The Home Office recently reported that the total number of arrests has fallen from 1.5 million in 2008 to 779,660 in 2017 (a total drop of 48%). In fairness to the police, it should be acknowledged that making an arrest is not a prerequisite for an offence to be properly investigated. In many cases arrest is not only unnecessary but also undesirable, particularly when considering the consequences for a suspect who acquires an ‘arrest record’ even if they are never charged. This issue is being increasingly recognised by the police through suspects being interviewed on a voluntary basis, which avoids the need for detention as well as the stigma of an arrest.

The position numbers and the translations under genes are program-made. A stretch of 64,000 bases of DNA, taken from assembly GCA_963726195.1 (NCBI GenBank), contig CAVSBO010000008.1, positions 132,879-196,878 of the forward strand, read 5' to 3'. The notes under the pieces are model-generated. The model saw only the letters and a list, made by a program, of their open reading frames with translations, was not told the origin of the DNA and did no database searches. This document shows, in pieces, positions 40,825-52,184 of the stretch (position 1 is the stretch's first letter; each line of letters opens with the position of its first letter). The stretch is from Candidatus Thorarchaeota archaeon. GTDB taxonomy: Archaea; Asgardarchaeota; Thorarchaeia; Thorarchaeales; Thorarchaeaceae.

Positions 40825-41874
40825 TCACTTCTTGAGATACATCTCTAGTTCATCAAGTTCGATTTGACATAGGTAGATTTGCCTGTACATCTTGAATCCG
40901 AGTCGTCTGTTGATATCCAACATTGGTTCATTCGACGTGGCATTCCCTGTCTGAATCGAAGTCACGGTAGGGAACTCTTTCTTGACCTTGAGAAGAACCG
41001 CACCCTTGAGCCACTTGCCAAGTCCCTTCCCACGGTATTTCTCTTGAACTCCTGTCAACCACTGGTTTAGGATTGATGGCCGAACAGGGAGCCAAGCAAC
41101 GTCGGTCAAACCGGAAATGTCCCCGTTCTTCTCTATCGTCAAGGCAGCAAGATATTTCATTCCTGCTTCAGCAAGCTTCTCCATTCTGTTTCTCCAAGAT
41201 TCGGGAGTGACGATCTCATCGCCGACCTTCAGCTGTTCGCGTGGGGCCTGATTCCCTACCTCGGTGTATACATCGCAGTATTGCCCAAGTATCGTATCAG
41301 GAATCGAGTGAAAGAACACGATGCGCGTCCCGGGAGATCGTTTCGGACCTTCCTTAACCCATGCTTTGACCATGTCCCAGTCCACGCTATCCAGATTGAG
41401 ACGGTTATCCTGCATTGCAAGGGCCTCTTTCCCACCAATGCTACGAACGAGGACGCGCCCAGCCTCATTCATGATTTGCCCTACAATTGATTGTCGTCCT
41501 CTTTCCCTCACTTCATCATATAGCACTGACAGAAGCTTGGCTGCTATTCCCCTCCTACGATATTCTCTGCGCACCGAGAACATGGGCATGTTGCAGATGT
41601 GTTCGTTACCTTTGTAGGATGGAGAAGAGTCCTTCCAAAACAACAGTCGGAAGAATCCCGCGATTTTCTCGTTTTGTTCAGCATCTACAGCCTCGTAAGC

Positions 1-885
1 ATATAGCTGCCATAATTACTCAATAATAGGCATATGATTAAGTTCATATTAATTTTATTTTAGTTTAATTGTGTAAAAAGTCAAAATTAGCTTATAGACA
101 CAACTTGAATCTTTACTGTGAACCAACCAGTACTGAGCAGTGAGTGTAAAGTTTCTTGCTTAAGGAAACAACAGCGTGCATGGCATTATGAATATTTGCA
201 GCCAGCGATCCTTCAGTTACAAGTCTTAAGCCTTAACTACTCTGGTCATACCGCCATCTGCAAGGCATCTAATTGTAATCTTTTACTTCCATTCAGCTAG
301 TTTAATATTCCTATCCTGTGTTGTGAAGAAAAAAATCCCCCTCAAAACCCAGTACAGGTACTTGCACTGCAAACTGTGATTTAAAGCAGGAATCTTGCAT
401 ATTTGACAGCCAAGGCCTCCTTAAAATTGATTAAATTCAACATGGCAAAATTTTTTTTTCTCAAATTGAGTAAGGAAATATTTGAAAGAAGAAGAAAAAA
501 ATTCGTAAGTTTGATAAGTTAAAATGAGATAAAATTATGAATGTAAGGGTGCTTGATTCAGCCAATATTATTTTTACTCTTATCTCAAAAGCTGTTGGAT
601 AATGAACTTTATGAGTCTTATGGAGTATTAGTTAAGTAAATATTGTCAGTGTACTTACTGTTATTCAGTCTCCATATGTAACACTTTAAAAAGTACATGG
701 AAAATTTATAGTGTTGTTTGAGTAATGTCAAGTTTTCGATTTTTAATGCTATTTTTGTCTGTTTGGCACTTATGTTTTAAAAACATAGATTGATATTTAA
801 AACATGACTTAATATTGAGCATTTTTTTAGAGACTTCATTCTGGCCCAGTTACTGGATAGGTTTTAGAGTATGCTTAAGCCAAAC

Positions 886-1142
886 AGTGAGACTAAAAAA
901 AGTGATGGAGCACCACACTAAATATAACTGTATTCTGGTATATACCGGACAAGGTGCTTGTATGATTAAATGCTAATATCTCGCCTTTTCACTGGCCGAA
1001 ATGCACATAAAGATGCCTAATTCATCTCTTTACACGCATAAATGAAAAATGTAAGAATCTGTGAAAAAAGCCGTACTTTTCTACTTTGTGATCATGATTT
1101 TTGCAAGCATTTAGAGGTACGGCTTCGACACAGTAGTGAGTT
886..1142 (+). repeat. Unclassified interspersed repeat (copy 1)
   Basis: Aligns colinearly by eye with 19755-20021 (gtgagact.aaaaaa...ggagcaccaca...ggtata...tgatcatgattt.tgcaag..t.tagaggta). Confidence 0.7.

It is also correct to say that the Home Office has encouraged other forms of responding to crime, such as community resolutions, which keep offenders away from courts and prisons. However, the connection between such disposals and the decision whether to arrest a suspect in the first place is unclear.
Overall, the statistics are fairly stark. Despite the shift in attitude towards voluntary interviews and new means of disposal, one would still expect arrests to have moved in the same direction as reported crime, albeit hopefully to a lesser extent. The former has plummeted while the latter has grown. The most obvious and unfortunate causative factor must be the continuing diminution of police resources.
Nick Barnard, Associate, Corker Binning, WC2